George ***

Kannaland

Knysna ***

Langeberg

Swellendam

Haarlem (under Eden District Municipality)

Subtotal

Private Sector****

Eskom

Agricultural land and infrastructure

Irrigation Boards

Private Insurance

Bellair Dam

Subtotal

Social Relief

National Dept of Social Development

Total (Source: Department of Social Services and Poverty Alleviation of the Provincial Government of the Western Cape. & United Nations Food and Agriculture Organization and the Provincial Development Council of the Western Cape, 2005)

The conclusions of this work states that research on post-disaster events can "accurately 'capture' and consolidate otherwise lost information on disaster events. Disaster research can provide a platform for change, building on lessons learned." (Department of Social Services and Poverty Alleviation of the Provincial Government of the Western Cape. & United Nations Food and Agriculture Organization and the Provincial Development Council of the Western Cape, 2005)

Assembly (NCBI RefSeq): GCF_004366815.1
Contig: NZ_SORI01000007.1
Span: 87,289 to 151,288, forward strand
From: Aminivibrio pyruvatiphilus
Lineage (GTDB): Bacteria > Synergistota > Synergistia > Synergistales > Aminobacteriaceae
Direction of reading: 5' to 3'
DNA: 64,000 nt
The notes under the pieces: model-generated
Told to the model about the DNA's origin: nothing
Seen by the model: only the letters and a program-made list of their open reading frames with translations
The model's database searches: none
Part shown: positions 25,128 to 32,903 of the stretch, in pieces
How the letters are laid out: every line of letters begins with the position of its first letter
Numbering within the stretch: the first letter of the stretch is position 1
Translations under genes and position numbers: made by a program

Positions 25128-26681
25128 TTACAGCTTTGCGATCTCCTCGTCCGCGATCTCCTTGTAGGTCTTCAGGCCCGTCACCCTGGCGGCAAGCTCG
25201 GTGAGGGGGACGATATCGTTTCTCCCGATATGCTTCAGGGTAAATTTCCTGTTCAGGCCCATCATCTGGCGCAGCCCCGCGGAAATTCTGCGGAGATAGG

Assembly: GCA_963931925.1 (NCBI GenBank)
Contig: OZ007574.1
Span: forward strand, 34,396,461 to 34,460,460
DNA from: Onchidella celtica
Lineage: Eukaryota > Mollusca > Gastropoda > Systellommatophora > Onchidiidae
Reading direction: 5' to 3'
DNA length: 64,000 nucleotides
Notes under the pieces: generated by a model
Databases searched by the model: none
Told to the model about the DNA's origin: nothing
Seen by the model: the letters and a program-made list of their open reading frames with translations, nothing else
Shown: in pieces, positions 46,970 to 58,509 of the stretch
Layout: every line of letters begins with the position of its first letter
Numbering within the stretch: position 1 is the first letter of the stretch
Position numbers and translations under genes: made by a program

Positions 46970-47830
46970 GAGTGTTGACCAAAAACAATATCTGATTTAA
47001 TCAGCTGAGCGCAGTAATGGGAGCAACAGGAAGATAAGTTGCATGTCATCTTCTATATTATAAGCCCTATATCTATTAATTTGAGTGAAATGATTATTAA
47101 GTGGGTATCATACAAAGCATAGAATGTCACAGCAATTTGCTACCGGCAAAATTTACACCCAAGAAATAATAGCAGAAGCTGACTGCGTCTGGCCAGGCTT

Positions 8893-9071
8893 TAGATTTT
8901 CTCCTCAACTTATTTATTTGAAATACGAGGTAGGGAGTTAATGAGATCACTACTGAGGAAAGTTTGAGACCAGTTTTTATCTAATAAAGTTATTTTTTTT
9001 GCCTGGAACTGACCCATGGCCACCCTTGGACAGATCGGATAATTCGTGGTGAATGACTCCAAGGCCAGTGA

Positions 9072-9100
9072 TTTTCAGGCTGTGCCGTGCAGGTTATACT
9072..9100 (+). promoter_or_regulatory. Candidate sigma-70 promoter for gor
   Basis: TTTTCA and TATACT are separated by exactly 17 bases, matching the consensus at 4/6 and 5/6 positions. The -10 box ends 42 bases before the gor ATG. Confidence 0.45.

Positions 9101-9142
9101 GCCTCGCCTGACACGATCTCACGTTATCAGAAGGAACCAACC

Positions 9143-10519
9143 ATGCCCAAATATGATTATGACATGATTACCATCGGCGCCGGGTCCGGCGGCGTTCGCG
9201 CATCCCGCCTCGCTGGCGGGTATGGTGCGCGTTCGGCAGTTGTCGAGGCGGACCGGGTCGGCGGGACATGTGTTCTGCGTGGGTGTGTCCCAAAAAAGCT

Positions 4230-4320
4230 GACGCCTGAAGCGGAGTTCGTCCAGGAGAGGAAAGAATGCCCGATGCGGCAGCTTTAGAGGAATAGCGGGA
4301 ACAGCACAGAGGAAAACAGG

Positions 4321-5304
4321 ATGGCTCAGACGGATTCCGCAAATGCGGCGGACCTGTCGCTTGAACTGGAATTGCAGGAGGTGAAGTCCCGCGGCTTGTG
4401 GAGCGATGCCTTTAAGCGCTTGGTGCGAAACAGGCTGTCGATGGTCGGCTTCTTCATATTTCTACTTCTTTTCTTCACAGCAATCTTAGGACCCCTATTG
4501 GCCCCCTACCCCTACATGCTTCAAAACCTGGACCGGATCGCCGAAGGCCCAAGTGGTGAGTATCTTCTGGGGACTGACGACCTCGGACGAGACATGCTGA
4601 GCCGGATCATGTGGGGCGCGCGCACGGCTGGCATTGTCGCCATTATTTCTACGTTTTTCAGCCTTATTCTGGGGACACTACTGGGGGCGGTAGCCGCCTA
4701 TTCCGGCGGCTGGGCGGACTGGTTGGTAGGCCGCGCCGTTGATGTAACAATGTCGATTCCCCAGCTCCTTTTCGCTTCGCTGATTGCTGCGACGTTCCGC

II. FLOODING GREATEST RISK in SOUTH AFRICA & NEW ORLEANS

The greatest risks faced by the South African countries and the New Orleans area are the risk of flooding and associated weather devastations. In fact, this risk is so much greater that it becomes glaringly clear that these areas desperately needed structural housing reform in poverty areas that were destroyed which would have served to save homes, communities, schools and lives.

Natural Disaster Risk Hotspots: Flood

Source: World Bank (2005)

The same map shows that mortality risks are almost nonexistent in New Orleans and medium to some high risks in South Africa. However, the damage to homes and communities is an extremely high risk. During Hurricane Katrina, a devastating path was cut across Mississippi damaging a 30-mile… [END OF PREVIEW] . . . READ MORE